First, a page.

The collection of a urine sample for urinalysis might be challenging in children. Children who have control over urination can provide a mid-stream urine specimen, but younger children and infants are unable to do so. Urine specimen collection in that group of younger children is possible by either suprapubic aspiration or urethral catheterization. Children with fever who have a normal urinalysis or a normal urine dipstick should undergo a urinary culture test to exclude urinary tract infections.

    Patients with lower urinary tract infections are unlikely to have leukocytosis on a complete blood count. On the other hand, patients who are feverish and who are at risk of having pyelonephritis should undergo a complete blood count to look for leukocytosis. Renal function testing is also indicated as electrolyte imbalance is common in severe cases of urinary tract infections.

    Specific imaging modalities for urinary tract infections should not be routinely performed in infants and young children presenting with acute cystitis for the first time. Patients who do not respond to initial therapy, those who have recurrent ascending urinary tract infections or those presenting with an abdominal mass might need advanced imaging to exclude possible structural urinary tract abnormalities.

    Never culture a bag urine
    No blood test is diagnostic of a UTI

    Treatment of Urinary Tract Infections in Children

    The treatment of urinary tract infections in children can be challenging as the decision to admit the patient for inpatient care versus outpatient treatment can be troublesome. Patients who present with a competent caregiver, those who can return to the healthcare provider facility in case of emergency, and those who are not dehydrated can be managed at home if they are not toxic or severely ill.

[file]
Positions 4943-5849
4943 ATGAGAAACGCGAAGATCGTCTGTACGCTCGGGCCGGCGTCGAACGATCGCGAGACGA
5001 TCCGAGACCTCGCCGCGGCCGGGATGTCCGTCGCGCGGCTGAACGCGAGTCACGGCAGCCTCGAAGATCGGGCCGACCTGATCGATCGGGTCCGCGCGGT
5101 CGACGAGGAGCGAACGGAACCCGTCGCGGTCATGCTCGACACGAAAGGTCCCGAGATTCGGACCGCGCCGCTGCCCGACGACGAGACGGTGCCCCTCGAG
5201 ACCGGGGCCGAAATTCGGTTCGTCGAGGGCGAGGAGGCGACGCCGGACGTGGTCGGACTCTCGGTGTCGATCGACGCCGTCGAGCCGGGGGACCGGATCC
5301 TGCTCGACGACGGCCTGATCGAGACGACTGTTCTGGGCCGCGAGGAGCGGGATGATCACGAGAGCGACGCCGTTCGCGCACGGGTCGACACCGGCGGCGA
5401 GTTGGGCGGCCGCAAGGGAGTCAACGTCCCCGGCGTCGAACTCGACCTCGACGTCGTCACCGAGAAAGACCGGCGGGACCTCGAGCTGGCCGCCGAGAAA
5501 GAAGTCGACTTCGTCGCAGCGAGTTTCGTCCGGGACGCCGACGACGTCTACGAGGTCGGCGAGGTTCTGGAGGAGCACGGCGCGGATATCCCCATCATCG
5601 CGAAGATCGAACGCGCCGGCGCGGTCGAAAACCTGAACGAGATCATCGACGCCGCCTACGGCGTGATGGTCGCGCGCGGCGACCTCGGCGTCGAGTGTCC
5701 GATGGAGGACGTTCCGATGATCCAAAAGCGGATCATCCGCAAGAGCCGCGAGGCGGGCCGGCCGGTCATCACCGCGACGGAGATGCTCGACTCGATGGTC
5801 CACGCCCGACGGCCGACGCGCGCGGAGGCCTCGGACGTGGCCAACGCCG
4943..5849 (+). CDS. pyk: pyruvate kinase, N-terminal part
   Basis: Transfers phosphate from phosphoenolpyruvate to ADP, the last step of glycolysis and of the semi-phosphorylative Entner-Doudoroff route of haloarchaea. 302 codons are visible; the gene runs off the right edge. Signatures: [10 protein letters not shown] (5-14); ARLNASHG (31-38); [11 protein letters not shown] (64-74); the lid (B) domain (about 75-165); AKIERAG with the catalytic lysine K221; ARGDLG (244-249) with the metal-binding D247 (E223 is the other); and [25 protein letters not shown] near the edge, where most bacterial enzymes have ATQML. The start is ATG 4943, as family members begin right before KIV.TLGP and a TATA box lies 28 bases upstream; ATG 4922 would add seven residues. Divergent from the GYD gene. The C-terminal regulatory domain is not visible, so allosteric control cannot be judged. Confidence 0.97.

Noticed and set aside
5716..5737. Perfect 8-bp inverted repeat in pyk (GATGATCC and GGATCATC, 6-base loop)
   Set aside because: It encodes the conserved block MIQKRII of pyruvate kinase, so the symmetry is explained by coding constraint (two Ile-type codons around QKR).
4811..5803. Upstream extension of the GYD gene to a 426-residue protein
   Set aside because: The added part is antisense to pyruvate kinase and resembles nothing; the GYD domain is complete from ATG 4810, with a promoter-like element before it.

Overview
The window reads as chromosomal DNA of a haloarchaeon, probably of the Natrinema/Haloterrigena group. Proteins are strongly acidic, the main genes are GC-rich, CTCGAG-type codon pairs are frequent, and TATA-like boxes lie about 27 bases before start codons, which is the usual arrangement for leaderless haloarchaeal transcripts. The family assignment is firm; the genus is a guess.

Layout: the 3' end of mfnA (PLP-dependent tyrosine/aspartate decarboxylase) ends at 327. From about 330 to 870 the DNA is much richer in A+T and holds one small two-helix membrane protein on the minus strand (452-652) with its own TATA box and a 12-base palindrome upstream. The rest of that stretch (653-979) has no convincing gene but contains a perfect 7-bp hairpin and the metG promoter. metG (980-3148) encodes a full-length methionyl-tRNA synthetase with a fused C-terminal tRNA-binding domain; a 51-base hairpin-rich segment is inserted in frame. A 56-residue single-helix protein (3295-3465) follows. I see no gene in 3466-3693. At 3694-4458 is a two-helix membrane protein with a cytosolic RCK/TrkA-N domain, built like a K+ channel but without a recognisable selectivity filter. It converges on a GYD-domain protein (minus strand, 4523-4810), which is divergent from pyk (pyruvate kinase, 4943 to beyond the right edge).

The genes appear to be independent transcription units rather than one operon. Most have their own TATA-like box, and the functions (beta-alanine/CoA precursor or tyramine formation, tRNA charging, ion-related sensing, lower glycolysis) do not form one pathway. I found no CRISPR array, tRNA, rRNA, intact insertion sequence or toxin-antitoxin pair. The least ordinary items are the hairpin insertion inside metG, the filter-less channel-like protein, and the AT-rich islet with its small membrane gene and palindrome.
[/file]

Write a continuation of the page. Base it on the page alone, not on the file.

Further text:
Hospitalization is necessary for the following patients with UTI:

    • Patients who are toxemic or septic.
    • Patients with signs of urinary obstruction or significant underlying disease.
    • Patients unable to tolerate adequate oral fluids or medications.
    • Infants younger than 2 months with febrile UTI (presumed pyelonephritis).
    • All infants younger than 1 month with suspected UTI, even if not febrile.

    Treat febrile UTI as pyelonephritis and consider parenteral antibiotics and hospital admission for these patients.

    Patients who are septic, those with other comorbidities, children who are unable to take oral medicine, or neonates, should be treated in an inpatient setting. Intravenous ceftriaxone might be a reasonable option in these cases.

    Patients younger than two weeks should also receive ampicillin and gentamicin due to the high risk of group B streptococcus and listeria monocytogenes infections.

    Children who will be managed in an outpatient setting might receive sulfamethoxazole and trimethoprim or amoxicillin and clavulanic acid. Both of these options are reasonable and provide good coverage against the most common uropathogens. Nitrofurantoin is suitable for lower urinary tract infections; therefore, patients who have a fever, lower back pain, or flank pain, i.e. signs suggestive of pyelonephritis, should not receive nitrofurantoin.

    Prevention of Urinary Tract Infections

    Antibiotic prophylaxis

    Many studies have failed to show reductions in the incidence of recurrent UTIs with the use of antibiotic prophylaxis. Several of those studies, however, did not have sufficient statistical power to detect differences, or did not have stringent definitions of UTI and inclusion criteria.

    A meta-analysis of a selected subset of high-quality, randomized, controlled trials concluded that long-term antibiotics reduce the risk of more symptomatic infections. The benefit is small, however, and must be weighed against the likelihood that future infections may be with bacteria that are resistant to the antibiotic administered.

    Until evidence-based guidelines about the use of suppressive antibacterial therapy after an initial febrile UTI are available, use of antibiotic prophylaxis is based on expert opinion. Antibiotic prophylaxis is more often recommended for children with high-grade reflux (grade 3-5).